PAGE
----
'Sundowning’ and ‘Inflammaging'
UVA discoveries increase understanding of Alzheimer’s and age-related diseases.
Research teams from two departments at UVA School of Medicine have uncovered new clues about the biological causes and consequences of aging and Alzheimer’s symptoms. Together, these discoveries are raising new hope for effective treatments and eventually cures for age-related conditions that devastate millions of Americans daily, including heart disease and dementia. Private support of experimental research is crucial for making scientific breakthroughs like this at UVA Health. The following two studies were made possible by the generous support of The Owens Family Foundation.
Inflammation Discovery Could Slow Aging, Prevent Age-Related Diseases
School of Medicine researchers have discovered a key driver of chronic inflammation that accelerates aging. That finding could let us slow the clock to live longer, healthier lives, and may allow us to prevent age-related conditions such as deadly heart disease and devastating brain disorders that rob us of our faculties.
So what drives this harmful inflammation? The answer is improper calcium signaling in the mitochondria of certain immune cells. Mitochondria are the power generators in all cells, and they rely heavily on calcium signaling.
The UVA Health researchers, led by Bimal N. Desai, PhD, found that the mitochondria in the immune cells called macrophages lose their ability to take up and use calcium with age. This, the researchers show, leads to chronic inflammation responsible for many of the ailments that afflict our later years.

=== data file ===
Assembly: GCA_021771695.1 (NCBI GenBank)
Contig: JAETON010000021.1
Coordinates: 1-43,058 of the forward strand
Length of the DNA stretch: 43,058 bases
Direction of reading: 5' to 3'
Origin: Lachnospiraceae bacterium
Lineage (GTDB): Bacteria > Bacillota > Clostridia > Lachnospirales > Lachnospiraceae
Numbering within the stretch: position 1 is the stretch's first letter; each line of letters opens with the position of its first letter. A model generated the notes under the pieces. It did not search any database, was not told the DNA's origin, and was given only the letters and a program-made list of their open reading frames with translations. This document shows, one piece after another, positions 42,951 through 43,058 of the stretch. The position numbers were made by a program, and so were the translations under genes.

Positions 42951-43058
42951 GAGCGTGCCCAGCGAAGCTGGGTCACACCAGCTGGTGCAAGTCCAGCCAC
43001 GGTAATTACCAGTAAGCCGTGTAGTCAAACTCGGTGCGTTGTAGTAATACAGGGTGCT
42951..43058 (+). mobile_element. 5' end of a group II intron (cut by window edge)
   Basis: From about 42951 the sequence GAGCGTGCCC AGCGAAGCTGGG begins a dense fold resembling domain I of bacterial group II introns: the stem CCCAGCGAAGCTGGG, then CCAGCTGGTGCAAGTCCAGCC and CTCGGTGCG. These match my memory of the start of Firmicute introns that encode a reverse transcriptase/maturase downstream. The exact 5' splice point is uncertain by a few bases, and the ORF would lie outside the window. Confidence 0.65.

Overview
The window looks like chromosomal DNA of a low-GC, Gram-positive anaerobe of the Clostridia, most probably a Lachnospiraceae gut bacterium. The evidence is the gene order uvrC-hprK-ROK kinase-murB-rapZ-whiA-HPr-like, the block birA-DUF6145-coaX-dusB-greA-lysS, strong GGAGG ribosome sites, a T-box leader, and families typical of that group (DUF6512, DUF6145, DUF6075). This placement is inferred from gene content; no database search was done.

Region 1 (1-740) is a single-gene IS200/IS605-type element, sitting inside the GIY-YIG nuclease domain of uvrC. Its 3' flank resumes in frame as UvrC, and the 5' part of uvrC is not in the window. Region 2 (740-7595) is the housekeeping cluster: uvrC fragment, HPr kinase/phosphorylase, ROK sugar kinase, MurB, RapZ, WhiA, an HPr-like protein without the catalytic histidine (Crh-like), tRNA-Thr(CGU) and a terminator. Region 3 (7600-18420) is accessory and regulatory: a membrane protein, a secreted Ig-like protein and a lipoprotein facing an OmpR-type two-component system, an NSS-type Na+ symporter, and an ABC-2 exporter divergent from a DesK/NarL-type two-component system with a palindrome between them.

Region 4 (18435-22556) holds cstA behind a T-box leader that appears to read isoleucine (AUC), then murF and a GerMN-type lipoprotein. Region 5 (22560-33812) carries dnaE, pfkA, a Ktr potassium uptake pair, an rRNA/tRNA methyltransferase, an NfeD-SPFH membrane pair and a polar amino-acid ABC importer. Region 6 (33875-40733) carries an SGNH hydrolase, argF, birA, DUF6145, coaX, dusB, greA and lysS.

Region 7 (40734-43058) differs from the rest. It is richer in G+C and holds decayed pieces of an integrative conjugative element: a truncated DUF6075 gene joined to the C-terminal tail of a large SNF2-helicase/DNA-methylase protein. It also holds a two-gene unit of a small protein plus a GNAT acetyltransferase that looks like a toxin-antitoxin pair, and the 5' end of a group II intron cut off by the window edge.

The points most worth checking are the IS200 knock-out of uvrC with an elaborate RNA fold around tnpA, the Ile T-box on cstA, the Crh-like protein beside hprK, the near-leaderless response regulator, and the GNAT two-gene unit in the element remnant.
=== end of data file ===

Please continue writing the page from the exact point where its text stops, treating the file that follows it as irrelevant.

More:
The researchers believe that increasing calcium uptake by the mitochondrial macrophages could prevent the harmful inflammation and its terrible effects. Because macrophages reside in all organs of our bodies, including the brain, targeting such “tissue-resident macrophages” with appropriate drugs may allow us to slow age-associated neurodegenerative diseases.
“I think we have made a key conceptual breakthrough in understanding the molecular underpinnings of age-associated inflammation,” said Desai, of UVA’s Department of Pharmacology and UVA’s Carter Immunology Center. “This discovery illuminates new therapeutic strategies to interdict the inflammatory cascades that lie at the heart of many cardiometabolic and neurodegenerative diseases.”